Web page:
A New and Primitive Barnacle (Cirripedia: Balanomorpha) from the North Fiji Basin Abyssal Hydrothermal Field, and Its Evolutionary Implications

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1990-04
Authors
Yamaguchi, Toshiyuki
Newman, William A.
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University of Hawaii Press
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A new sessile barnacle, Eochionelasmus ohtai, n. gen., n. sp., has been discovered associated with an abyssal hydrothermal vent at 1990m depth in the North Fiji Basin, Southwest Pacific. The genus is distinguished from its closest and bathyal relative, Chionelasmus, in having distinct, multiple whorls of basal imbricating plates. These and other characters render it the most primitive living member of the suborder Balanomorpha. Knowledge of the organization of its shell, and of the ontogeny of the shell wall in Chionelasmus, profoundly alters our understanding of the evolution of balanomorph barnacles, and a new hypothesis is proposed. Two previously described abyssal hydrothermal barnacles also proved to represent the most primitive living members of their suborder s: Scalpellomorpha and Verrucomorpha. It may be puzzling why three such antiquated morphologies should have persisted in association with abyssal hydrothermal springs while their antecedents became extinct elsewhere. However, barnacles are noted f(or their adaptability to a wide range of habitats including rigorous environments such as estuaries, the highest intertidal, and the effluent from power plants. The notable feature here, in contrast to their conservative but distinctly different shell morphologies, is the uniquely convergent adaptation of their setose feeding mechanism to vent-related food sources.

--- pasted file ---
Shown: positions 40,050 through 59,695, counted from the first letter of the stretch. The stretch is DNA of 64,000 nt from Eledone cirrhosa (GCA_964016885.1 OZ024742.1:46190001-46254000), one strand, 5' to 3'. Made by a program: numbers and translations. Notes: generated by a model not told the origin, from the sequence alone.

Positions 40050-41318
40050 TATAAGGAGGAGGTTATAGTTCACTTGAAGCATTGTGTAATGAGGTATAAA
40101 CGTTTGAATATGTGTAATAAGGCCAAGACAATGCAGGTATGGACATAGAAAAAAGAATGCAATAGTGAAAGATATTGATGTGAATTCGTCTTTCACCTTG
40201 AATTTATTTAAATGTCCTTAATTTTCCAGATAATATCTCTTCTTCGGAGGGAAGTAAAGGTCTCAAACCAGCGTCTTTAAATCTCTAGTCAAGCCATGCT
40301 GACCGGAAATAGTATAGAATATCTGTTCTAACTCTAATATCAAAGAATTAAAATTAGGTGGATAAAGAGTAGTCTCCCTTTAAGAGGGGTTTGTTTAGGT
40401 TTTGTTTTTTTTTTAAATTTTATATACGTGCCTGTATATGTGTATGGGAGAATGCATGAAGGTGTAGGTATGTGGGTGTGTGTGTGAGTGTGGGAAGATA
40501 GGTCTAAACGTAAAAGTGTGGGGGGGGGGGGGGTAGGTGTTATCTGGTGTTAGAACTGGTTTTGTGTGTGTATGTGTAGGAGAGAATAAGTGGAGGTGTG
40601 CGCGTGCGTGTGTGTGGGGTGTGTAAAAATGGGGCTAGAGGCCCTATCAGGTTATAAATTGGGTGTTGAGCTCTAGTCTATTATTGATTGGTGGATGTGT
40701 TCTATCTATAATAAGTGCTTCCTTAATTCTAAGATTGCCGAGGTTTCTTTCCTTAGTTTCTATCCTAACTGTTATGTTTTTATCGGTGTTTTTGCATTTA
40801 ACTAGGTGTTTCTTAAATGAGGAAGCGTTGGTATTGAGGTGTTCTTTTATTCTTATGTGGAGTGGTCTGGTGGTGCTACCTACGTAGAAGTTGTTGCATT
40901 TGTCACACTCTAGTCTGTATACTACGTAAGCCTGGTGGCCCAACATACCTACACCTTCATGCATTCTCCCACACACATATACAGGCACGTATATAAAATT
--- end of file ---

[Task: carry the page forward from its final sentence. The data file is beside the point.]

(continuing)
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Yamaguchi T, Newman WA. 1990. A new and primitive barnacle (Cirripedia: Balanomorpha) from the north Fiji Basin abyssal hydrothermal field, and its evolutionary implications. Pac Sci 44(2): 135-155.
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